"It's a very intense job, both physically and mentally," said D-backs manager Kirk Gibson before the Mets handed his club a 3-1 defeat at Citi Field on Sunday. "Every time they're in, they have to go all out. They go hard. The injuries are an occupational hazard."
In this day and age of the specialty reliever, most closers throw in the neighborhood of 70-80 innings a year. Gibson has to watch the load he puts on his own J.J. Putz, who threw only 58 innings last year and spent a stint on the DL with right shoulder tendinitis. He still saved 45 games.
Putz, though, has a history of arm trouble, and only saved five games for the Mets and White Sox between 2009 and 2010.
"We try to do as much as we can to take the pressure off him," Gibson said. "We have David [Hernandez], who can close a game. We have [Bryan] Shaw, who can close a game. You just have to really stay on top of it, certainly early on. When it gets down to the end, though, you've got to go."
It wasn't always that way. Back in the era when Gibson played, closers routinely racked up more than 100 innings a year, and rarely were hurt. Rollie Fingers, Rich Gossage and Bruce Sutter were all multiple-inning closers and Hall of Famers. Only Sutter's career ended early, because of a shoulder injury.
When Gibson's Tigers defeated Gossage's Padres in the 1984 World Series, both closers were workhorses. Gossage pitched 102 1/3 innings and saved 25 games that season. Willie Hernandez threw a whopping 140 1/3 innings for the Tigers, saving 32 games and winning nine more. He was named both the Cy Young Award winner and MVP of the American League.
On the other two teams that lost in the playoffs that year, Dan Quisenberry threw 129 1/3 innings and saved 44 games for the Royals, and Lee Smith tossed 101 innings and saved 33 games for the Cubs.
What changed? Even when then A's manager Tony La Russa broke new ground and went to the multi reliever format in the late 1980s, using Dennis Eckersley for the ninth inning only as a closer, the Hall of Fame right-hander had a lot of miles on his arm already as a starter. And he never was hurt.
"I think it's different now, I really do," Gibson said. "Today, overall, guys are bigger, stronger. They throw with more velocity, which means more deceleration. It used to be fastball, slider. Now it's more cutters. There's no answer for it. You just do the best you can."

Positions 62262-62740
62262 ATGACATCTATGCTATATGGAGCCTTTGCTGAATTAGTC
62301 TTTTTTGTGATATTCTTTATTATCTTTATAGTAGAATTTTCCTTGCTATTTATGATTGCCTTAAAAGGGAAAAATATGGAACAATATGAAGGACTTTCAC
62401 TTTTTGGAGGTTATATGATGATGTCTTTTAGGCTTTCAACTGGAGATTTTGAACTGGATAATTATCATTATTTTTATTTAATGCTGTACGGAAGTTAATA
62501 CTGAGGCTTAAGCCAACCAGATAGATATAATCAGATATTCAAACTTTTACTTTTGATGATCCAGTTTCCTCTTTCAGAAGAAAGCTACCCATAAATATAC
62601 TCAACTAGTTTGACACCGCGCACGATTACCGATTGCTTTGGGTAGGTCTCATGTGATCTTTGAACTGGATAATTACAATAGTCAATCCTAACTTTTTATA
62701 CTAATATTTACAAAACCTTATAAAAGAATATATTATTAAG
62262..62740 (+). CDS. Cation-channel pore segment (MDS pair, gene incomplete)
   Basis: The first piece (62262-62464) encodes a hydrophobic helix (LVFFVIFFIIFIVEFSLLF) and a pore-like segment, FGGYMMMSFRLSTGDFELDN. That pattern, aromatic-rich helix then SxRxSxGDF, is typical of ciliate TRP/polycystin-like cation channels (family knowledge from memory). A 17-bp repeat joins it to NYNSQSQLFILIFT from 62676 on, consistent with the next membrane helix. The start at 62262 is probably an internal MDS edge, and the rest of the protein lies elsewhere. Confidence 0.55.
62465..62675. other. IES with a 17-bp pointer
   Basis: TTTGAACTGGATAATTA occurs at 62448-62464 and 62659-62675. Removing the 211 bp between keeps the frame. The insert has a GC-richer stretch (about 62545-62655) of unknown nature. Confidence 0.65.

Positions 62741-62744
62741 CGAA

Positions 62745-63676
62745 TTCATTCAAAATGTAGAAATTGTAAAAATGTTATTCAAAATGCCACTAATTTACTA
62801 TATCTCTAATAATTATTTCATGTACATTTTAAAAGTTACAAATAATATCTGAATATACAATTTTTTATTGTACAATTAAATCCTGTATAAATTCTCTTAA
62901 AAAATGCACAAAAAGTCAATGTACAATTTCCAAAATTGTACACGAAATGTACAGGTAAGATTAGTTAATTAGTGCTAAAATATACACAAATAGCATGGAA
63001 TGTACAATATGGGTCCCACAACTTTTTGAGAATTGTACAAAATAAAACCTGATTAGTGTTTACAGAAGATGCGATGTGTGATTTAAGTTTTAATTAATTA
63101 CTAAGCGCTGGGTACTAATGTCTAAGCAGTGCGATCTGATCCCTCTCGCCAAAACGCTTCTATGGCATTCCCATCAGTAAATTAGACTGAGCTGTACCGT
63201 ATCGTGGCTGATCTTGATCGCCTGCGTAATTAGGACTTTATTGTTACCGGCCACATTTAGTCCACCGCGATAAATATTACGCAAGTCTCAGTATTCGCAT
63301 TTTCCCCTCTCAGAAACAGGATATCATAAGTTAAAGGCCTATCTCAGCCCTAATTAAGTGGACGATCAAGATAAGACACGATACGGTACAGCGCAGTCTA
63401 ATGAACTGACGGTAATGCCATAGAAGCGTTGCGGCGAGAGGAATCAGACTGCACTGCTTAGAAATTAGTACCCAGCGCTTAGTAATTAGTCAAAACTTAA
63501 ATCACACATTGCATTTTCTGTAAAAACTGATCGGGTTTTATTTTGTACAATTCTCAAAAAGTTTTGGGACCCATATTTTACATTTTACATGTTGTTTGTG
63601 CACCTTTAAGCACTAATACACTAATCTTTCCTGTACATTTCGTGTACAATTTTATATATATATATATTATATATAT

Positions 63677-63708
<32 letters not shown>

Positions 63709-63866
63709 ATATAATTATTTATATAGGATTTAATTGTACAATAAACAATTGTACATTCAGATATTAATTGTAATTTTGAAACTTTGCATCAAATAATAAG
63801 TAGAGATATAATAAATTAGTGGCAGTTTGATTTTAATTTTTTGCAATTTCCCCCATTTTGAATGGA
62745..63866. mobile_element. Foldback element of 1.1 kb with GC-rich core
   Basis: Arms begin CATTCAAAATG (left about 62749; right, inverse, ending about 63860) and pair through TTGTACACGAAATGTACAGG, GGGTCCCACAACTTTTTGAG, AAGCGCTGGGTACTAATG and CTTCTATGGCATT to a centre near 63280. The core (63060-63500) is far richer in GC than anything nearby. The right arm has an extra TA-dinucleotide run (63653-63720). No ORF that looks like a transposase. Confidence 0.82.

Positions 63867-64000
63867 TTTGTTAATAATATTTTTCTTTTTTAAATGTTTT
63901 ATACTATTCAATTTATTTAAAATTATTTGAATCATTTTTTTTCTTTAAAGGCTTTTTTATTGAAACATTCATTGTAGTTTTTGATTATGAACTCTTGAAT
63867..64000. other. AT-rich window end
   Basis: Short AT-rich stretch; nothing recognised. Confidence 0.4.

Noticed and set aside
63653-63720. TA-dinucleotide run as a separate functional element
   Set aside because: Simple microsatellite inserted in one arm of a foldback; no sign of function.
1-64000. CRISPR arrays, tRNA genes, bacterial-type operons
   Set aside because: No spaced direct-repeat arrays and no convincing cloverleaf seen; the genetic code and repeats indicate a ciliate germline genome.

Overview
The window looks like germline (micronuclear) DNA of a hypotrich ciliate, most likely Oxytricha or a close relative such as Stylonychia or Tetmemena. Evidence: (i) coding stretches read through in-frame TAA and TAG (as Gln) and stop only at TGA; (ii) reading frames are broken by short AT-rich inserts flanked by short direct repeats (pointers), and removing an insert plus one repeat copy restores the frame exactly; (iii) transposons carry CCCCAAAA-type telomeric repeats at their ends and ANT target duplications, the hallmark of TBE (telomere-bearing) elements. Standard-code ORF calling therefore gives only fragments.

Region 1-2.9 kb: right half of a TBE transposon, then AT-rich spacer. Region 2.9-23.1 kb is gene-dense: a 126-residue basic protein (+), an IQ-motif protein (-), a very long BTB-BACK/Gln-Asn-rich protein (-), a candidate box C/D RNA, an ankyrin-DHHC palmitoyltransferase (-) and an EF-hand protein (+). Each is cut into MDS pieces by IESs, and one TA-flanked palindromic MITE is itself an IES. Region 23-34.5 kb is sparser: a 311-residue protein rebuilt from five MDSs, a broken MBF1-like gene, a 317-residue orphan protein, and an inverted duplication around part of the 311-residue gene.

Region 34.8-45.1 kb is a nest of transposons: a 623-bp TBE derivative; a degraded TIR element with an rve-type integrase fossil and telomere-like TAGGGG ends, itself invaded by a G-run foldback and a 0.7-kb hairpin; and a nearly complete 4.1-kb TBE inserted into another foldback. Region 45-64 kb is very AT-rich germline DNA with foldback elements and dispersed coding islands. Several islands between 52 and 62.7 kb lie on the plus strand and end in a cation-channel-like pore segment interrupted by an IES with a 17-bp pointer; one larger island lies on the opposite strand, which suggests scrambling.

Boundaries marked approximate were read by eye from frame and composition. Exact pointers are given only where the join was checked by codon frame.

But that doesn't really explain the unimaginable spate of injuries and the general lack of effectiveness of many closers. Going into Sunday's game, Major League relievers had already blown 115 saves with the season barely 30 games old for most teams.
It may simply all come down to better conditioning.
"It's a rock-star position," said D-backs TV play-by-play man Daren Sutton, whose father, Don, won 324 games for five teams and is in the Hall of Fame. "If you want to be a rock star, you have to stay in shape. That's what I notice."
For more than a decade, fans have been used to watching the consistency of Rivera and Trevor Hoffman. Other than their amazing success, the common thread between the two closers is their work ethic and dedication to staying in shape.
Hoffman retired after the 2010 season with 601 saves, and he excelled in his workout regimen to the very end. When Rivera tore an anterior cruciate ligament in his right knee shagging a fly ball in batting practice this past Thursday, he was secure in the all-time lead with 608. It's a mark that no reliever may ever reach again, because the job has become so taxing.
"If I had an answer to all that, I'd be in a bigger position than I'm in," said Mets manager Terry Collins, whose own closer, Frank Francisco, recorded his seventh save of the season to close out the D-backs on Sunday. "There are so many pitchers being injured today, more than there was years ago. This is being investigated on a yearly basis by the strength and conditioning staffs and the trainers.
"The only thing I can tell you is that these guys are a lot bigger and a lot stronger than 30 years ago. It's got to be that these bigger muscles are just tearing up those smaller muscle groups."
Theories may abound, but one thing is for certain: As the season of the incredible disappearing closer goes on, that pattern deserves further watching and analysis.